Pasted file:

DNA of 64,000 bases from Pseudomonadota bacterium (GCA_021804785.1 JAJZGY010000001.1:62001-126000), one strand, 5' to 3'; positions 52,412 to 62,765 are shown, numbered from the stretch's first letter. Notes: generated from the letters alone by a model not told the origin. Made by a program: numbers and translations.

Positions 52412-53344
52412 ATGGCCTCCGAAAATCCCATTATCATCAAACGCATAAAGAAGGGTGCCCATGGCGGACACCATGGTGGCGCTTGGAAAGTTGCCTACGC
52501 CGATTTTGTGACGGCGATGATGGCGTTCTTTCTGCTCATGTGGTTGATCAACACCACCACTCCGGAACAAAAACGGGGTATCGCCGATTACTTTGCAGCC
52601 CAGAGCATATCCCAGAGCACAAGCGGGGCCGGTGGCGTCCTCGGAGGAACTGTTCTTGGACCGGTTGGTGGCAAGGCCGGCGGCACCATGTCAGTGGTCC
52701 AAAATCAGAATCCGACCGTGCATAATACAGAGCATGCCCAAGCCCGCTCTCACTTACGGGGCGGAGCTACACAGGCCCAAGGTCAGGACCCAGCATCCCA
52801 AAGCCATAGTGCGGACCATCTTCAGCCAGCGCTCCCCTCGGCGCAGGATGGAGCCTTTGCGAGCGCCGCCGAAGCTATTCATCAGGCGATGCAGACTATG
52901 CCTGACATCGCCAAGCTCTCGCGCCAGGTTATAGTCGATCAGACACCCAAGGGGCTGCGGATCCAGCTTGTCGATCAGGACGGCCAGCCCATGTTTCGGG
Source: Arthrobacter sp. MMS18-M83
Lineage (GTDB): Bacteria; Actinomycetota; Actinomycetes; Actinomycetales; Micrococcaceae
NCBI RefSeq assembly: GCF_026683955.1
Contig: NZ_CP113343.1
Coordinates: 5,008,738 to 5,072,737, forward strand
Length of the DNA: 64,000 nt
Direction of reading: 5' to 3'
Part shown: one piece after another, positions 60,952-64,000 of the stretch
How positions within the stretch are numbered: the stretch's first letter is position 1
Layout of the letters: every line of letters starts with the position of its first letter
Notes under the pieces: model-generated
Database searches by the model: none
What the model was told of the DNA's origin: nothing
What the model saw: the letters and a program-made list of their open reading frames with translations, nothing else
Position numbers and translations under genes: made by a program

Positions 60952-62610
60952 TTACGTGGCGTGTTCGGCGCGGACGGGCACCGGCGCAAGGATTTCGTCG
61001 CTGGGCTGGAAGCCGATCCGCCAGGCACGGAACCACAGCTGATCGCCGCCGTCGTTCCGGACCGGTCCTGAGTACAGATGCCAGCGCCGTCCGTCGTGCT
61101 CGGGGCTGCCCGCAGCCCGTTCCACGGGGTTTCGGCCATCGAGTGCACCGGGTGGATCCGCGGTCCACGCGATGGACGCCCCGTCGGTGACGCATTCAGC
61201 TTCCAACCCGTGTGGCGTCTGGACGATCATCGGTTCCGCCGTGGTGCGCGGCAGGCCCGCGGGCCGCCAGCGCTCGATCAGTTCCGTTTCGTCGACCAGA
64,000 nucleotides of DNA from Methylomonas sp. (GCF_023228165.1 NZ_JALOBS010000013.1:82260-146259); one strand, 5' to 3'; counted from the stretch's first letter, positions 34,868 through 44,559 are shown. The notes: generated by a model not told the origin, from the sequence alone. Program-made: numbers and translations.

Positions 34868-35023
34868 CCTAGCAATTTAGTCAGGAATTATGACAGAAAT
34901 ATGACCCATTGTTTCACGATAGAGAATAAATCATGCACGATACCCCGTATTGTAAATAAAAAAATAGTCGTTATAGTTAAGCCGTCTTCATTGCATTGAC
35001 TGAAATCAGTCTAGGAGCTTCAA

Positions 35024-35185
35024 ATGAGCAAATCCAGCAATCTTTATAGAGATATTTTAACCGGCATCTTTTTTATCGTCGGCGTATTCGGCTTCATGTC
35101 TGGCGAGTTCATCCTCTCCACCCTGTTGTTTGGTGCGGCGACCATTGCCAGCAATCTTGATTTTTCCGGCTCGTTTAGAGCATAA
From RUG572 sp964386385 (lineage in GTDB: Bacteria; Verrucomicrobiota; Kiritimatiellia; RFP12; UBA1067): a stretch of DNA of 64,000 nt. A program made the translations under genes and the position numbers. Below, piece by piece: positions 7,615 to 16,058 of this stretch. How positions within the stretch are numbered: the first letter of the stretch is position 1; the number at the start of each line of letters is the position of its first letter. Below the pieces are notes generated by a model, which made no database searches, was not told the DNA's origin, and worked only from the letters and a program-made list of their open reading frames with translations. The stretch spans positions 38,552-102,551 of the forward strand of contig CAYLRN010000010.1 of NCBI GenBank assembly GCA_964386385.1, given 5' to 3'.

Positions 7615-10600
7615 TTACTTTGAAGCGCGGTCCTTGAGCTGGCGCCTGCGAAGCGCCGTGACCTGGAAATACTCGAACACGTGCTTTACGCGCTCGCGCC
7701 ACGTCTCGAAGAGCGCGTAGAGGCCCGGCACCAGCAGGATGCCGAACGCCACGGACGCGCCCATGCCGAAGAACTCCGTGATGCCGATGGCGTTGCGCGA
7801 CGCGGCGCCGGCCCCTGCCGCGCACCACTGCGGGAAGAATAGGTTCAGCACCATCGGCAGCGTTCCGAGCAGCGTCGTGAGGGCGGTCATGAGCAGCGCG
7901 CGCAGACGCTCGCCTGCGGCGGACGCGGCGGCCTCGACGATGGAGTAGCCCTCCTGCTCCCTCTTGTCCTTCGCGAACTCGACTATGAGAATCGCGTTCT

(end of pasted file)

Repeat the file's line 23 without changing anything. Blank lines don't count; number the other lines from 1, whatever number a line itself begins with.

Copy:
Position numbers and translations under genes: made by a program